**Preservation of the relativity principle**. This formalism allows one to derive and solve the killing equation, which furnishes infinitesimal symmetry transformations of the metric. It has been shown in Ref. [49] that generators of these transformations can be constructed and identified with the transformations that are generally depicted in the doubly special relativity. The latter implies, in a preservation of the relativity principle, that inertial frames should assign the same MDR to a given particle which, in its turn, implies that the deformation scale of quantum gravity is observer-independent, i.e., two observers would not assign different values, in the same system of units, to the quantum gravity scale. This preservation has important phenomenological consequences, such as the point that the threshold constraints on the quantum gravity parameter do not apply in the DSR scenario. The reason is that, accompanied by the deformation of the Lorentz (Poincaré) symmetries, comes a deformation of the composition law of momenta of particles (for instance p and q), such that the nature of interaction vertices to not get modified when transforming from one frame to another:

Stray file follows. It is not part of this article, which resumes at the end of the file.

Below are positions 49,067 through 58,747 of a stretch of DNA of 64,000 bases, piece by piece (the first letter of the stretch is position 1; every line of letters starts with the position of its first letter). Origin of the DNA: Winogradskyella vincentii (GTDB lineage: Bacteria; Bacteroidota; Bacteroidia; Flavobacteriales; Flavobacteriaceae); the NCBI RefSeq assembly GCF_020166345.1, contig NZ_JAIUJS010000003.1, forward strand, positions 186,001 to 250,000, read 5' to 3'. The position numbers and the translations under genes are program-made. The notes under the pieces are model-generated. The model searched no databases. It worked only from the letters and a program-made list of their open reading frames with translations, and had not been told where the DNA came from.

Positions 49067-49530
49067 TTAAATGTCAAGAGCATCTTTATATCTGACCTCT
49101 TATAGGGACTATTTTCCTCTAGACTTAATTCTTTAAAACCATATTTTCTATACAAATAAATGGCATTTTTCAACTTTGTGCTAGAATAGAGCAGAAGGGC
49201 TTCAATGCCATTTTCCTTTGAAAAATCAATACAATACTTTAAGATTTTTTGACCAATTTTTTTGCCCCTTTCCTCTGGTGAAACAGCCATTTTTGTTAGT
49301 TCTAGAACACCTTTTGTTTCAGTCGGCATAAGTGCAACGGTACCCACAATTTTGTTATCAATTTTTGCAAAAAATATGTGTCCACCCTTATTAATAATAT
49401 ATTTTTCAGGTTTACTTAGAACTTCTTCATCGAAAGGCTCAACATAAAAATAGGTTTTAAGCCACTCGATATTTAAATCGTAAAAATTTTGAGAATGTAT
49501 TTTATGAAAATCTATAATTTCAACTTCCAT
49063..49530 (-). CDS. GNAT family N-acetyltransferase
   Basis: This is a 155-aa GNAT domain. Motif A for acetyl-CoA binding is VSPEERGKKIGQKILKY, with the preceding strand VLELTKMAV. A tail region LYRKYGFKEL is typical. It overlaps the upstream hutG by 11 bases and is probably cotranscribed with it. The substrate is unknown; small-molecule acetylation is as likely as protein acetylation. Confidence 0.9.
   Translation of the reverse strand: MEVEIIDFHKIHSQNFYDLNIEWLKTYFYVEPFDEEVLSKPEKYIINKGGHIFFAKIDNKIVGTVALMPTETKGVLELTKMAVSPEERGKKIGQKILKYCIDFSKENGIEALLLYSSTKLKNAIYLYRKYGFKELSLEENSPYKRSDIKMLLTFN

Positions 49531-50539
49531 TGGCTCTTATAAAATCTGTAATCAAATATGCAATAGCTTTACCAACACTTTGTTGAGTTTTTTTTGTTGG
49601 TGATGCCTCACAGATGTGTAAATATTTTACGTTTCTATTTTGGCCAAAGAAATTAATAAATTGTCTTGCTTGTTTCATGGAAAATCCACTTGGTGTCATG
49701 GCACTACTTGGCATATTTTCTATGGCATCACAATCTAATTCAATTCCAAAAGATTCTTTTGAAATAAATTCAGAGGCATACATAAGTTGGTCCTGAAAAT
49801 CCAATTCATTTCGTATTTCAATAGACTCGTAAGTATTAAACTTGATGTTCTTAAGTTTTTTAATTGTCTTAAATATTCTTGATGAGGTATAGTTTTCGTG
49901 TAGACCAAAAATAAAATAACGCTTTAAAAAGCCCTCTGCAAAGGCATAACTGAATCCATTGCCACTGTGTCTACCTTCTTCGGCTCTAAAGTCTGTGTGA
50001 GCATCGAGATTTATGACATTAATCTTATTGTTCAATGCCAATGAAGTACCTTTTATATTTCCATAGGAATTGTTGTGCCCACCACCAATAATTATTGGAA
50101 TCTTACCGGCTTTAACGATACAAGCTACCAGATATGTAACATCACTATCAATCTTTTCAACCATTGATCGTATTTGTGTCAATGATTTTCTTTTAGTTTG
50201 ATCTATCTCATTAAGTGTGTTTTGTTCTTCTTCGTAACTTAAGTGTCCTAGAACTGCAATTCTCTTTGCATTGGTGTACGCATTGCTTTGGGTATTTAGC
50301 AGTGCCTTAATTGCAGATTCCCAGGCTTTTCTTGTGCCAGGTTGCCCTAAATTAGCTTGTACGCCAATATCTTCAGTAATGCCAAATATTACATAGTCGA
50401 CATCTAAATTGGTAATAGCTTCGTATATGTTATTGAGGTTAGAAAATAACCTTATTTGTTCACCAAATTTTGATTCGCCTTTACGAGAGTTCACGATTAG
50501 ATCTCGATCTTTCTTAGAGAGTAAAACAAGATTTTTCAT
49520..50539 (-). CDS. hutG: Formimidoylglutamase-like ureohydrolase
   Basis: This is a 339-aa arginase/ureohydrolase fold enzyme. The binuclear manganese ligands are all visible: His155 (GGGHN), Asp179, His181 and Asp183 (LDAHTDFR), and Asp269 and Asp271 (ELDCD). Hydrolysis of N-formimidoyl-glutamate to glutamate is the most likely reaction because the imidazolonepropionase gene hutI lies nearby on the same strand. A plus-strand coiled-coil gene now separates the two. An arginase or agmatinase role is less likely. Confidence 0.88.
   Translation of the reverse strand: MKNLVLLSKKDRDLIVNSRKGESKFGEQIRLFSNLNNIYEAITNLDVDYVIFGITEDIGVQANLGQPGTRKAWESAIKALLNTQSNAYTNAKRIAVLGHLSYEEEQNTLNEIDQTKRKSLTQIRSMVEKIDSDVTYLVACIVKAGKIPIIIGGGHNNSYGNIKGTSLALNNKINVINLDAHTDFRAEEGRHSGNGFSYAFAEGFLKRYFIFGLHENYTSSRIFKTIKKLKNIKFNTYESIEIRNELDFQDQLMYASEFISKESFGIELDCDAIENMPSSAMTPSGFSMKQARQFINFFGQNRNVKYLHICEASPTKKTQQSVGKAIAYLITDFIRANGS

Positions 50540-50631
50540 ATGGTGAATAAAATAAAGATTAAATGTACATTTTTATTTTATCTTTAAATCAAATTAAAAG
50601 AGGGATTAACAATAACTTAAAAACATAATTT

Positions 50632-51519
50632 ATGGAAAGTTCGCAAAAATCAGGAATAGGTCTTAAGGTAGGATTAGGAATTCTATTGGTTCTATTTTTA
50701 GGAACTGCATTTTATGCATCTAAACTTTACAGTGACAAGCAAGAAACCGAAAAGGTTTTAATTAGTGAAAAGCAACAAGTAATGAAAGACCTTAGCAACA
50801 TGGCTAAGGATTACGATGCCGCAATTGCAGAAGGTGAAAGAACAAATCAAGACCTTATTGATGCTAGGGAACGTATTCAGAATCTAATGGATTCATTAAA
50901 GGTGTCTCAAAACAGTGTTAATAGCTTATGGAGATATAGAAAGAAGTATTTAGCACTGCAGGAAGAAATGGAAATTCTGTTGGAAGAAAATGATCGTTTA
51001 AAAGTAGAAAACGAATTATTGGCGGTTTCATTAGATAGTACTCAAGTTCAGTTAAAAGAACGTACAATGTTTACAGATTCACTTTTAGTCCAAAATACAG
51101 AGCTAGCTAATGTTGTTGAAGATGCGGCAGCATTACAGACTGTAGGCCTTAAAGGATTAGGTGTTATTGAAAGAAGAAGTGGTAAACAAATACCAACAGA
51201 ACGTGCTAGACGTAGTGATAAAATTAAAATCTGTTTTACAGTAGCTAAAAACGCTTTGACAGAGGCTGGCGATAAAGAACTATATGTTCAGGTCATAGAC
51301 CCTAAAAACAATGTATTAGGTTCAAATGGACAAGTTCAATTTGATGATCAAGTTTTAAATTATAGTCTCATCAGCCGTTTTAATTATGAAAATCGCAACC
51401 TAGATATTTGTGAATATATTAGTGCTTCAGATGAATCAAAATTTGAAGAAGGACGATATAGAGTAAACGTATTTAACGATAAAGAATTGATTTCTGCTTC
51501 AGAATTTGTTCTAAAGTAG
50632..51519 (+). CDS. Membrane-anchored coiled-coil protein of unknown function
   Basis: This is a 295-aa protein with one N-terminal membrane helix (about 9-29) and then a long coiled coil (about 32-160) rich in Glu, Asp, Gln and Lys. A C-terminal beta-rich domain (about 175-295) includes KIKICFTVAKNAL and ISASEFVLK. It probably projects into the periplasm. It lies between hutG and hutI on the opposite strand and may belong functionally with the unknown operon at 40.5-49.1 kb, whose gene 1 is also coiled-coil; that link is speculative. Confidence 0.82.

**Preservation of the clock postulate**. The availability of an arc-length functional leads to a possibility to analyze the consequences of having the proper time of a given particle given by it. If this is the case, then the worldlines or geodesics are just paths that extremize the proper time an observer measures in spacetime, similar to that in special relativity. One of the consequences of this feature consists of the possibility of connecting the time elapsed in the comoving frame of a particle during its lifetime (which is its lifetime at rest) and the coordinate time, which is the one that is assigned to this phenomenon in the laboratory coordinates. Using this expression, one can investigate the relativistic time dilation (responsible for the "twin paradox") or the so-called first clock effect (for further details on the first and also on the second clock effect, which can appear in theories with a non-metricity tensor, see Ref. [67]), in which, for instance, the lifetime of a particle is dilated in comparison to the one assigned in the laboratory. Due to Finslerian corrections, the lifetime of a particle in the laboratory would receive Planckian corrections, which, actually, is a novel avenue of phenomenological investigation that is being currently carried out [43,55] through the search for signatures in particle accelerators and cosmic rays.